“These finds help us flesh out the climate, geography, society, educational system and other factors and influences that the Bible emerged from,” Mitchell said. “Even if it turns out that this find in Megiddo wasn’t used as a church until a later time, we can learn something from that, too.”

Ortiz was a staff member under Pittsburgh Theological Seminary professor Ron E. Tappy at Tel Zayit during its initial excavation season in 1999.

If the 10th century B.C. dating of the Tel Zayit Hebrew abecedary holds up to further examination, Ortiz said it it would add further proof of broad scale literacy in the United Kingdom of Israel under King David and King Solomon, as described in the books of Samuel, Kings and Chronicles.

“The location and stratification is significant in the abecedary discovery,” Ortiz said.

Ortiz continued: “The reliability of its dating brings us back to the debate of how literate were the people of Israel during this time. Here is a small, regional site where people were apparently practicing writing. Many biblical scholars claim that the Bible was an elitist document that only a small handful of trained priests could read. They question whether commoners had access to the text. This moves the debate along, suggesting there was a higher level of literacy among the Israelites than is normally assumed by scholars.”

The recent archaeological finds, Mitchell said, “are only small pieces of evidence. But when we start adding up all the small pieces like these that support the Bible’s narratives, it becomes more and more difficult for doubters or unbelievers to argue against the accuracy of Scripture.”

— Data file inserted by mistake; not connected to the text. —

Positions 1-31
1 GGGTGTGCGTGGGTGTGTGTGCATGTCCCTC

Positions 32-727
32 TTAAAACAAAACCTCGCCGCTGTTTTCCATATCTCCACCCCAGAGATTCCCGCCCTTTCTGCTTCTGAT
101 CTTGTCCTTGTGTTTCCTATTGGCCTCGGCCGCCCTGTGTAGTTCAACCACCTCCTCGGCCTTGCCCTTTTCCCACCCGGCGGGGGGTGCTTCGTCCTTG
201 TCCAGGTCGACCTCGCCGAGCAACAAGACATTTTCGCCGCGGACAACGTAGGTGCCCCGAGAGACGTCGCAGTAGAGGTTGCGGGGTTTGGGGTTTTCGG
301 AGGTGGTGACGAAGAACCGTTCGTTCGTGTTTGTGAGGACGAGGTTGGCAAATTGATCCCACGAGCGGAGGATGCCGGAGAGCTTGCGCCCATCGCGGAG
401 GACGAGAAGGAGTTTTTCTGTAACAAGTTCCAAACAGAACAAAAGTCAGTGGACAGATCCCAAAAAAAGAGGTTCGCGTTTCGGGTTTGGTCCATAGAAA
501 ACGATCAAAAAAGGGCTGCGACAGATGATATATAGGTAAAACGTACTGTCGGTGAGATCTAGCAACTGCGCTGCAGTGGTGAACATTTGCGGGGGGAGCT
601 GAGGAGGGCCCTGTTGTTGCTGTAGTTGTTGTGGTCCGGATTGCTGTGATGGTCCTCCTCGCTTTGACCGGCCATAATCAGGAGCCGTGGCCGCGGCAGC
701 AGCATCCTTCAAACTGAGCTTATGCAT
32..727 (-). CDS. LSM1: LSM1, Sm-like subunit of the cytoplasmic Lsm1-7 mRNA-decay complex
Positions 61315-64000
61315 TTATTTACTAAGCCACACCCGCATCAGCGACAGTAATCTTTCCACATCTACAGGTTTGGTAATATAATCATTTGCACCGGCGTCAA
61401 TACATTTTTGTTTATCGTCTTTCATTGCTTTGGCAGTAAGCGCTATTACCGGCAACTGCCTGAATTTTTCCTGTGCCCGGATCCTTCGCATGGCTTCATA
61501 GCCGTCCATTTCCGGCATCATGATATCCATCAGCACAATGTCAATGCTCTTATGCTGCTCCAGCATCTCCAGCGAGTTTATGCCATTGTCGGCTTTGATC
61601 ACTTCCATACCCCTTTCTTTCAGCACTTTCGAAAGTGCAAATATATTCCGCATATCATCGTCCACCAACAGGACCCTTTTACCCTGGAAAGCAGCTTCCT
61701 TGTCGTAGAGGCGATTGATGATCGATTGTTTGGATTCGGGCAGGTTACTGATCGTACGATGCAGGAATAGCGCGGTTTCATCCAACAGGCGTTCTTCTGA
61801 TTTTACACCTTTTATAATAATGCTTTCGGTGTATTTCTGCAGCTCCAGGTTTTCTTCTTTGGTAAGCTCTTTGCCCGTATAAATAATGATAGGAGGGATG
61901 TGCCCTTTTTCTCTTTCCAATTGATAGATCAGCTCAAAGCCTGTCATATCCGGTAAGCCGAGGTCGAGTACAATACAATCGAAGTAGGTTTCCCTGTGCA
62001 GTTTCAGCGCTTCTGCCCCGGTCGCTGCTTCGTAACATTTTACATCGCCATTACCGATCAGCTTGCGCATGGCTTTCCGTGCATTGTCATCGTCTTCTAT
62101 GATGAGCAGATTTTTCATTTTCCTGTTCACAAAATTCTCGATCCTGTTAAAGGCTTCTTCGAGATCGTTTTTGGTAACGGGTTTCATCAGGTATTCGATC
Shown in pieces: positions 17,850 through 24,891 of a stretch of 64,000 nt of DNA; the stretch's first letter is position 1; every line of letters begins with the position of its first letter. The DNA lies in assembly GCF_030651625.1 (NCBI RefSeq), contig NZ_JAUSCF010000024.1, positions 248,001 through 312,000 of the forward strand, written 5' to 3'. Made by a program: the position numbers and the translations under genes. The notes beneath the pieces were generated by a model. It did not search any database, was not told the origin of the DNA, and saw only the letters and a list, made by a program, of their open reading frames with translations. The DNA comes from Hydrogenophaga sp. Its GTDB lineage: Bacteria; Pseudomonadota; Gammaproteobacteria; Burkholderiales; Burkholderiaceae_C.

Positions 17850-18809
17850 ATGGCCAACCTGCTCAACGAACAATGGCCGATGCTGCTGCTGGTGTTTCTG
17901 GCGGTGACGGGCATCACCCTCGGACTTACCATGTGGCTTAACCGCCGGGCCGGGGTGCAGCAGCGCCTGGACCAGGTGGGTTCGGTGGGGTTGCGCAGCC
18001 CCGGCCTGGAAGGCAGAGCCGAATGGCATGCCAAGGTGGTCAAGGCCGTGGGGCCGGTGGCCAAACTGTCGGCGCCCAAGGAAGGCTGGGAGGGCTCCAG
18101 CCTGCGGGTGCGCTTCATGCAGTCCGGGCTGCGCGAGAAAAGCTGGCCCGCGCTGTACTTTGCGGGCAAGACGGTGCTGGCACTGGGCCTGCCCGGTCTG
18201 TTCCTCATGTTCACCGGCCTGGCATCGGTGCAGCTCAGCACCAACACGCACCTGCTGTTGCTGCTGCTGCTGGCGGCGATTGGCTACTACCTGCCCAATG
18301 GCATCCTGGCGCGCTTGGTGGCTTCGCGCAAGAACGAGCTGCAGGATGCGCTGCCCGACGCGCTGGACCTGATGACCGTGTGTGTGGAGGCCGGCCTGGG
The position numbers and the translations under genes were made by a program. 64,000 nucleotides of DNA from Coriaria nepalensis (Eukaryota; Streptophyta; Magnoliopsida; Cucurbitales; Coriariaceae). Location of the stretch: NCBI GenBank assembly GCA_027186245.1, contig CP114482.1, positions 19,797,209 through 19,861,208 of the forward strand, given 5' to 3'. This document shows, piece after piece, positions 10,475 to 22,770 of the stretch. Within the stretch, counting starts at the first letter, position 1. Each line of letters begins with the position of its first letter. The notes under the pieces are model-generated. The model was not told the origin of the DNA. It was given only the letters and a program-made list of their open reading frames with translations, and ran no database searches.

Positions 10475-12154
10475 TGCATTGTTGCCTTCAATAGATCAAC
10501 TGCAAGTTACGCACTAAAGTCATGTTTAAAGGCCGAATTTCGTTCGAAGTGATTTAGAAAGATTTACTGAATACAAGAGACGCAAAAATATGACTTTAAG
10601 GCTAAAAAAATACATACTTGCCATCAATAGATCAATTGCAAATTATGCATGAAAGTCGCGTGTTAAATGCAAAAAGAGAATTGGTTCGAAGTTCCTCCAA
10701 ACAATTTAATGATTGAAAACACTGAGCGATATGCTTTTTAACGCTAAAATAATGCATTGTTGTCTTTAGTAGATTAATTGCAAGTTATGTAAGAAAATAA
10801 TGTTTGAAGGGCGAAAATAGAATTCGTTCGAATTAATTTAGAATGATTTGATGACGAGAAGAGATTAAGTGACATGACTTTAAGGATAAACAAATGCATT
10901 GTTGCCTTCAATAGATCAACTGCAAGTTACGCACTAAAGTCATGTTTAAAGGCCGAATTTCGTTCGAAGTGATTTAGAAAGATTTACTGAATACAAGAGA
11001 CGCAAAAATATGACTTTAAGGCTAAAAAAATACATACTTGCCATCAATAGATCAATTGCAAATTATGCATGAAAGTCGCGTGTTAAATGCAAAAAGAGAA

Mitchell pointed out that it is important to respect the opinions of field archaeologists, even if they cast doubt on the discovery’s connection with events described in the Bible.

For example, when reviewing reports about the apparent “Goliath” inscription from Gath, Mitchell gave credence to the field archaeologist, professor Aren Maeir, chairman of Bar-Ilan University's Martin (Szusz) Department of Land of Israel Studies and Archaeology. Maeir told The Jerusalem Post that “we cannot know for sure that the inscription belongs to Biblical Goliath.”

“At this time only Dr. Maeir and those working with him know the stratigraphy of the find and the data surrounding his interpretation,” Mitchell said.

Mitchell noted that it was only a little over 100 years ago that scholars like German theologian Julius Wellhausen were casting doubts on whether biblical figures like Moses or David -- if they even existed -- were literate.

“Archaeology over the past century has affirmed the historicity of the Bible accounts time and time again,” Mitchell said.

Ortiz and Mitchell both said that these recent finds re-emphasize the importance of training pastors and Bible teachers in biblical backgrounds and archaeology.

“In training men and women to handle the Word of God, it is important to present the Bible in the way it was written in its historical context so they can better apply it to life today,” Ortiz said. “We prepare better Bible expositors by doing so.”